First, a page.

The American Livestock Cried Breeds Conservancy has identified this class of turkeys as Critically Endangered, and it satisfies the description of an inherited breed of turkey. The slate turkey is one of the most attractive hereditary turkey breeds. A mature Slate turkey hen may weigh up to 14 pounds, while a mature male can reach up to 23 pounds.
7. Narragansett Turkey
The Narragansett turkey is a hybrid between the Eastern the domestic turkey and wild turkey. The Narragansett turkey is a “historic variety, unique to North America,” and is named after Narragansett Bay.
The breed is well regarded for its great temperament, which blends a placid demeanor with strong maternal instincts. They develop early, produce wonderful eggs, have high-quality meat, and do not stray far from home when left free.
The plumage of this Narragansett turkey is black, grey, bronze, and white. It looks like a bronze turkey, but instead of the bronze turkey’s distinguishing copper hue, it has matte grey or black feathers. Because of a genetic abnormality found only in the United States, this breed of turkey can have white feather bars on its wings.
It features a black beard, a horny beak, and a nearly featherless head and neck that varies in hue from red to bluish-white. Narragansett turkeys and hens weigh between 22 and 28 pounds for males and 12 to 16 pounds for females. They can sprint quickly, fly well, and love to sleep in trees at night.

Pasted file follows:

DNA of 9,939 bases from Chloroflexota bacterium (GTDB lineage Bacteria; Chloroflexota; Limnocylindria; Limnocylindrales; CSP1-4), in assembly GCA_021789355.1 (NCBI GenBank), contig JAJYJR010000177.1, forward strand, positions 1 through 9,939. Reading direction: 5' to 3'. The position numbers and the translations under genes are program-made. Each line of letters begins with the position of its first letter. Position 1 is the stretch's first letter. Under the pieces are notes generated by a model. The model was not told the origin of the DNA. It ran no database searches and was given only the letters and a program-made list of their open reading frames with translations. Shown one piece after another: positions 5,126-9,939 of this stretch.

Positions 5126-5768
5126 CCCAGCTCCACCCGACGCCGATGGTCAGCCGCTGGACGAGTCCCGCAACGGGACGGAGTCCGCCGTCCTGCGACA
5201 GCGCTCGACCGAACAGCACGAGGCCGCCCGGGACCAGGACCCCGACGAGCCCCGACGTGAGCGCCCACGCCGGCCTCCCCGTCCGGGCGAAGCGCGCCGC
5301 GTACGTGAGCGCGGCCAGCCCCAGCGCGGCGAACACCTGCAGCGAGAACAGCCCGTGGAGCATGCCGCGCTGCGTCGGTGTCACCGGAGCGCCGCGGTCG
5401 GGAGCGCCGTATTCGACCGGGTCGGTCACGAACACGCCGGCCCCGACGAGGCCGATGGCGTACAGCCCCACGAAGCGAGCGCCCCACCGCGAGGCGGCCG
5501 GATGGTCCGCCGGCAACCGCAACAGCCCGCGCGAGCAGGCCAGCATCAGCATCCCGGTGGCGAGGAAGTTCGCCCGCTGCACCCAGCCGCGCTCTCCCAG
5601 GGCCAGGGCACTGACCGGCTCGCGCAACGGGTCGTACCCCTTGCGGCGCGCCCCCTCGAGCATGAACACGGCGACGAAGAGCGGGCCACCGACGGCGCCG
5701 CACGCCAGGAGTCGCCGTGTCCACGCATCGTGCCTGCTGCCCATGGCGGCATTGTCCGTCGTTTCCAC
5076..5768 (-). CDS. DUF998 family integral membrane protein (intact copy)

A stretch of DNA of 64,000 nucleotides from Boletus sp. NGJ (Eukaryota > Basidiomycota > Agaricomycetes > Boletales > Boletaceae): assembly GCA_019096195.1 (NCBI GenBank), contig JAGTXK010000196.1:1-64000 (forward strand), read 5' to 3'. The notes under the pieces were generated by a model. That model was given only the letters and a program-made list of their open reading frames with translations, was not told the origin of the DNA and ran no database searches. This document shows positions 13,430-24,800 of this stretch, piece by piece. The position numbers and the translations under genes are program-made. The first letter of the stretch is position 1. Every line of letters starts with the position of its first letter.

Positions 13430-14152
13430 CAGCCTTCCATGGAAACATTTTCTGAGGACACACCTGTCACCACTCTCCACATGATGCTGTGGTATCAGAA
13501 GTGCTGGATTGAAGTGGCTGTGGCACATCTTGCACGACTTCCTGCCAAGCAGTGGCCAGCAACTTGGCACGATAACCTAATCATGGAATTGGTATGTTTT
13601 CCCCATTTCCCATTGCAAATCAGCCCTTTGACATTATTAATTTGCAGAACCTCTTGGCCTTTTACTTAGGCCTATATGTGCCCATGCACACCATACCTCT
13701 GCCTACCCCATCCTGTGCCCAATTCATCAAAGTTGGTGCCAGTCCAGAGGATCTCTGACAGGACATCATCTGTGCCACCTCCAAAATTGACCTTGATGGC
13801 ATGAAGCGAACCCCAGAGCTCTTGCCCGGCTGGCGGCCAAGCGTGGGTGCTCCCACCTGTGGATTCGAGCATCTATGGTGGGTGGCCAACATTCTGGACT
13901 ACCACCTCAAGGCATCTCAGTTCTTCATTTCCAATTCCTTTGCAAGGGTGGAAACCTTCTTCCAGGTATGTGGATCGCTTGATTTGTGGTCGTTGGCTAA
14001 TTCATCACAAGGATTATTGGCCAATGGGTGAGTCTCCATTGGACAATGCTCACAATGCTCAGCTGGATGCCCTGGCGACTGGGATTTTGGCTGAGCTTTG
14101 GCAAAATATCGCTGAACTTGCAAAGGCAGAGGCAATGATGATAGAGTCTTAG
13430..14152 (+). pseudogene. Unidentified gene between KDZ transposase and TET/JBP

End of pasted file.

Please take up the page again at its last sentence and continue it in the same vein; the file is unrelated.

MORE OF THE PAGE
8. Beltsville Small White
The Beltsville Small White turkey was created to meet a specific market need. Most turkeys produced in the United States in the early 1930s had dark-colored plumage, were medium to big in stature and had a narrow breast with little flesh. According to a 1936 poll, 87 percent of home consumers preferred an 8 to 15 pound New York-dressed fowl (blood and feathers removed).
They also desired a meaty, well-finished chicken that was free of dark pin feathers. In 1934, the United States Department of Agriculture’s Beltsville, Maryland research lab launched a seven-year breeding experiment to develop a bird that would meet market demands: a chicken that could fit in apartment-sized refrigerators and tiny ovens and feed small households. Researchers used a genetic basis that comprised White Holland, Narragansett, White Austrian, and Wild Turkey to create the new Beltsville Small White breed.
The Beltsville was first used in the 1940s, and the American Poultry Association recognized it in 1951. Their popularity peaked in the mid-1950s, and the Beltsville Small White led to the creation of additional strains of medium and small white turkeys, in addition to being used as a purebred.
9. Dindon Rouge des Ardennes
Dindon rouge des Ardennes is a turkey breed that was first introduced in the 16th century. It had nearly vanished until aging was reintroduced in 1985, particularly in Champagne-Ardenne. It’s a well-defined bird with red plumage that looks like new rust, a lighter red tail, and huge red wing feathers that are more or less tinted red.
The males’ feathers are surrounded by a thin network of extremely dark brown hue, while the females’ are a softer red, with muscular and powerful thighs and pink legs. It’s a hardy breed with modest growth, good layers, and excellent incubators. This turkey requires a lot of room and also flies effectively.